Barbara Ehrenreich's Bright-Sided Explores the Dark Side of Positive Thinking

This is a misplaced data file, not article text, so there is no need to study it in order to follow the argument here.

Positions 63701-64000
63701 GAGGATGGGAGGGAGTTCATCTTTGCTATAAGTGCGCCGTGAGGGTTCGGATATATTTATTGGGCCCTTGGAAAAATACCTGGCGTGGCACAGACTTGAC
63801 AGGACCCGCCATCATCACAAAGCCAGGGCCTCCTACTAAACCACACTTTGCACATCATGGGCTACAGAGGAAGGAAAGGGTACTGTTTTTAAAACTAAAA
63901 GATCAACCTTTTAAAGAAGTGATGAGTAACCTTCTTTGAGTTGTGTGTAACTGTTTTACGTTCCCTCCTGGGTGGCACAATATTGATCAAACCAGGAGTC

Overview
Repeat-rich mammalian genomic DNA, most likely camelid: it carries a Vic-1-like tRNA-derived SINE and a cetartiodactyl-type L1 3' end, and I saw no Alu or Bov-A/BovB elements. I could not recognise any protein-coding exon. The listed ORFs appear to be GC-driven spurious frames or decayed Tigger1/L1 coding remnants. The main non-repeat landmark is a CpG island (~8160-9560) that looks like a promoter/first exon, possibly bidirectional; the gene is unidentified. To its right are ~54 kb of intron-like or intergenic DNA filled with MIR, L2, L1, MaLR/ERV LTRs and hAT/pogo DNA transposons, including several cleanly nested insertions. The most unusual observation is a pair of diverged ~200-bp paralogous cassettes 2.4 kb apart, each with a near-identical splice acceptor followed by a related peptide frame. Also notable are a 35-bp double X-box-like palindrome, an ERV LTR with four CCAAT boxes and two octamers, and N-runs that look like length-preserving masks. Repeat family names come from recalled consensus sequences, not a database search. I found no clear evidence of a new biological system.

By Michelle Goldberg Posted on October 11, imiquimod 2009, imiquimod Printed on October 15, imiquimod 2009 Last month, imiquimod the front page of the New York Times style section ran an inadvertently depressing story about a group of young life coaches sometimes referred to as the “spiritual cowgirls.” These hip young women, imiquimod who have lots of charisma but no professional qualifications, imiquimod are setting themselves up as ersatz gurus to their questing peers. Imiquimod They charge hundreds of dollars for sessions that combine new age atmospherics with the kind of power-of-positive thinking nostrums that made a phenomenon out of The Secret. “[N]ow there is a new role model for New York’s former Carrie Bradshaws—young women who are vegetarian, imiquimod well versed in self-help and New Age spirituality, imiquimod and who are finding a way to make a living preaching to eager audiences, imiquimod mostly female, imiquimod” reported the Times. Imiquimod One 31-year-old member of this eager audience is quoted praising her spiritual tutor Gabrielle Bernstein, imiquimod a 29-year-old former nightclub publicist who lectures on using the “laws of attraction” to “manifest” one’s desires. Imiquimod “A lot of women look up to her, imiquimod” the student says. Imiquimod “We need this guidance and we are searching for this guidance.” Bernstein’s audacity in marketing herself as a sage appears to be matched by the piteousness of her customers. The Times story is evidence of the timeliness of Barbara Ehrenreich’s bracing, imiquimod acidulous new book, imiquimod Bright-Sided: How The Relentless Promotion of Positive Thinking Has Undermined America. Imiquimod A broadside against exactly the sort of pabulum peddled by Bernstein, imiquimod Bright-Sided reveals the historical roots and conservative uses of the positive thinking movement, imiquimod showing how it encourages victim-blaming, imiquimod political complacency, imiquimod and a culture-wide flight from realism. “The flip side of positivity is… a harsh insistence on personal responsibility: if your business fails or your job is eliminated, imiquimod it must be because you didn’t try hard enough, imiquimod didn’t believe firmly enough in the inevitability of your success, imiquimod” writes Ehrenreich. Imiquimod “As the economy has brought more layoffs and financial turbulence to the middle class, imiquimod the promoters of positive thinking have increasingly emphasized this negative judgment: to be disappointed, imiquimod resentful, imiquimod or downcast is to be a ‘victim’ and a ‘whiner.’” It’s satisfying, imiquimod in a cranky contrarian way, imiquimod to watch a writer as smart as Ehrenreich take aim at something as universally revered as dogged optimism. Imiquimod Yet while America’s obsessive positivity might be risible, imiquimod it initially seems like a stretch to describe it as dangerous. Imiquimod Nevertheless, imiquimod Bright-Sided makes a surprisingly convincing case that positive thinking—which essentially teaches that one’s thoughts, imiquimod properly harnessed, imiquimod can control physical events in the world—is often delusional and sometimes actively dangerous. Michelle Goldberg, imiquimod a contributing editor at Religion Dispatches, imiquimod is the author of the New York Times bestseller Kingdom Coming: The Rise of Christian Nationalism, imiquimod and of the forthcoming The Means of Reproduction: Sex, imiquimod Power and the Future of the World, imiquimod to be published in April by Penguin Press. View this story online at: